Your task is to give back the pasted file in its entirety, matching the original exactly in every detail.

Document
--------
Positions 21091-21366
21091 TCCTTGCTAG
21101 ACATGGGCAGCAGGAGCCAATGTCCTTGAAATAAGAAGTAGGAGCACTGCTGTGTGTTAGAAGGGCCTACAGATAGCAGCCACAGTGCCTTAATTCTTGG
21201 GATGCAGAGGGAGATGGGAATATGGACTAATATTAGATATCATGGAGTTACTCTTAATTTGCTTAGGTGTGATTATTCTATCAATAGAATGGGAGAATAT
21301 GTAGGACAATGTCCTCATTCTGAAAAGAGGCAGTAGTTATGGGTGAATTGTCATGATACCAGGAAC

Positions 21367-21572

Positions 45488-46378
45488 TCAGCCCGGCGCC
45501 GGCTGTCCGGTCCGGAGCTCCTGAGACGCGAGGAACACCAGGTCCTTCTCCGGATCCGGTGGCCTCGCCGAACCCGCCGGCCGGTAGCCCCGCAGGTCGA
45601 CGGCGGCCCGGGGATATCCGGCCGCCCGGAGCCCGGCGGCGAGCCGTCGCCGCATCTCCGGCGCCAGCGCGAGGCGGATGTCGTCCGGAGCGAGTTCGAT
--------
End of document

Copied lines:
Positions 21091-21366
21091 TCCTTGCTAG
21101 ACATGGGCAGCAGGAGCCAATGTCCTTGAAATAAGAAGTAGGAGCACTGCTGTGTGTTAGAAGGGCCTACAGATAGCAGCCACAGTGCCTTAATTCTTGG
21201 GATGCAGAGGGAGATGGGAATATGGACTAATATTAGATATCATGGAGTTACTCTTAATTTGCTTAGGTGTGATTATTCTATCAATAGAATGGGAGAATAT
21301 GTAGGACAATGTCCTCATTCTGAAAAGAGGCAGTAGTTATGGGTGAATTGTCATGATACCAGGAAC

Positions 21367-21572

Positions 45488-46378
45488 TCAGCCCGGCGCC
45501 GGCTGTCCGGTCCGGAGCTCCTGAGACGCGAGGAACACCAGGTCCTTCTCCGGATCCGGTGGCCTCGCCGAACCCGCCGGCCGGTAGCCCCGCAGGTCGA
45601 CGGCGGCCCGGGGATATCCGGCCGCCCGGAGCCCGGCGGCGAGCCGTCGCCGCATCTCCGGCGCCAGCGCGAGGCGGATGTCGTCCGGAGCGAGTTCGAT